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Adams's Pearmain

First grown in Norfolk or possibly Herefordshire, where it was known as Hanging Pearmain. It was brought to notice circa 1826 by R Adams who gave scion wood of variety received from Norfolk to London Horticultural Society, synonyms are many.  Handsome. Rich, aromatic, nutty flavour, firmly textured, 'Essential' for Victorian and Edwardian desserts.
Also grown for market C19th and popular with London fruiterers who always paid a 'good price' because it was attractive for windows. Today it remains a valued garden variety.
Fruit size is medium and the skin is coloured orange flush, red stripes over garnish yellow/gold.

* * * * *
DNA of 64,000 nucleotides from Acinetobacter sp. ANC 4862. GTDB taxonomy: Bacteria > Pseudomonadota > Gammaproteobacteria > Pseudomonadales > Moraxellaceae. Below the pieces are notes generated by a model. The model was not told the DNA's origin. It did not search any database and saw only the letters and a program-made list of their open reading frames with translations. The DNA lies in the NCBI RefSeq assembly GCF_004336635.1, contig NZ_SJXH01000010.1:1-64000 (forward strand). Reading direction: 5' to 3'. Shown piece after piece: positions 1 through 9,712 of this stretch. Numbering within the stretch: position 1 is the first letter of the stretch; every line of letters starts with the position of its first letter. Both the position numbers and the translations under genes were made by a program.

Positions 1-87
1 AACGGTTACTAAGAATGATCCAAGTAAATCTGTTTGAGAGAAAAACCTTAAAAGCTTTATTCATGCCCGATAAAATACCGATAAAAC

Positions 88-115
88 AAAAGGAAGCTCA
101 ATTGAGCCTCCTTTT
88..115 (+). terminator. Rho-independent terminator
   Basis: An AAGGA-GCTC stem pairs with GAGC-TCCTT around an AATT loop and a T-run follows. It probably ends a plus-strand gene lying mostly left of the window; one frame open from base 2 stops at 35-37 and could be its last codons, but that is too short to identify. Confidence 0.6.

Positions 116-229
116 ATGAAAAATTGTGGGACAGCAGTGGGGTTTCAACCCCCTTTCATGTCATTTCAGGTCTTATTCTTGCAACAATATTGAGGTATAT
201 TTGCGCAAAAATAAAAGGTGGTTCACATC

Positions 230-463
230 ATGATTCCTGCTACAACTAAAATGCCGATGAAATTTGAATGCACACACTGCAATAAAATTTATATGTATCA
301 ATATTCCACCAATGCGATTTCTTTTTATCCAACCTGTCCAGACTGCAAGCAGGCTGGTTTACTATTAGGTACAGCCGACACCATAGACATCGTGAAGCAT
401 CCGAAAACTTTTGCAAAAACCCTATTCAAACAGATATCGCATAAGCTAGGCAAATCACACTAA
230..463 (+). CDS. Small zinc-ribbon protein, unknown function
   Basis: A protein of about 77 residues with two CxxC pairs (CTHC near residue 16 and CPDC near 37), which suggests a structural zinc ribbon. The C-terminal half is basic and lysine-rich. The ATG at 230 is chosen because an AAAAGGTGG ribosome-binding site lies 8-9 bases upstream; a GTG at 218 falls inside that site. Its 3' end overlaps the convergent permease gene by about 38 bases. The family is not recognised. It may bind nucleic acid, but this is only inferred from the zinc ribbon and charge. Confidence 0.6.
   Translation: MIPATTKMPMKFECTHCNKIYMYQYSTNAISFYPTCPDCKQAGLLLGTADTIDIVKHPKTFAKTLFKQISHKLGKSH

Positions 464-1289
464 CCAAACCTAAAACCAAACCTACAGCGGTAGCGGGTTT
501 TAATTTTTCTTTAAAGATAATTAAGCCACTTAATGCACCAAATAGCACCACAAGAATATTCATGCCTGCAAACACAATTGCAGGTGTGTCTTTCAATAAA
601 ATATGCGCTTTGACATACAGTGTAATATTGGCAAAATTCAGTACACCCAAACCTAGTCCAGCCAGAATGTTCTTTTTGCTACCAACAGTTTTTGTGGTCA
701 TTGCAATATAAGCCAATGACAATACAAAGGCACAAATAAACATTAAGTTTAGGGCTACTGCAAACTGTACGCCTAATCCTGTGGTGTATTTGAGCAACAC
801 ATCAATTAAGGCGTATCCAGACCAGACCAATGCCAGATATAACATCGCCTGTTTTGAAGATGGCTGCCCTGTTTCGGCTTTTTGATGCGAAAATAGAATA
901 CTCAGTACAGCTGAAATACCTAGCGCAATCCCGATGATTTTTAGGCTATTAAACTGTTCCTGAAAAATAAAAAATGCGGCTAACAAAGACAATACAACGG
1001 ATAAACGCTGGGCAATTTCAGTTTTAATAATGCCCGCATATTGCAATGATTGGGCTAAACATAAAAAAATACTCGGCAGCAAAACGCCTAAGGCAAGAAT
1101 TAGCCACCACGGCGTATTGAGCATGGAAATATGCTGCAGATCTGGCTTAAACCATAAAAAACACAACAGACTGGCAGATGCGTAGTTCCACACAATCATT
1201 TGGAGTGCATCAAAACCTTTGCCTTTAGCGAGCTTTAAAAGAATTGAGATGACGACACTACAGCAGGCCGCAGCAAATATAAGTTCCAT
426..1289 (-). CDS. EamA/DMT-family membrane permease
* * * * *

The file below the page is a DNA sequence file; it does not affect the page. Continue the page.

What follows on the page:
Crop is good, pick mid September, store November-March.

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All information relating to varieties, characteristics and descriptions is sourced from the following:

Bultitude, J. 1984. Apples: a guide to the identification of international varieties. London: Macmillan Press.

Morgan, M. and Richards, A. 2002. The new book of apples. London: Ebury Press.

National Fruit Collection public access database at Brogdale Farm, Kent.

Images on variety description pages are the copyright of STAA unless otherwise stated.

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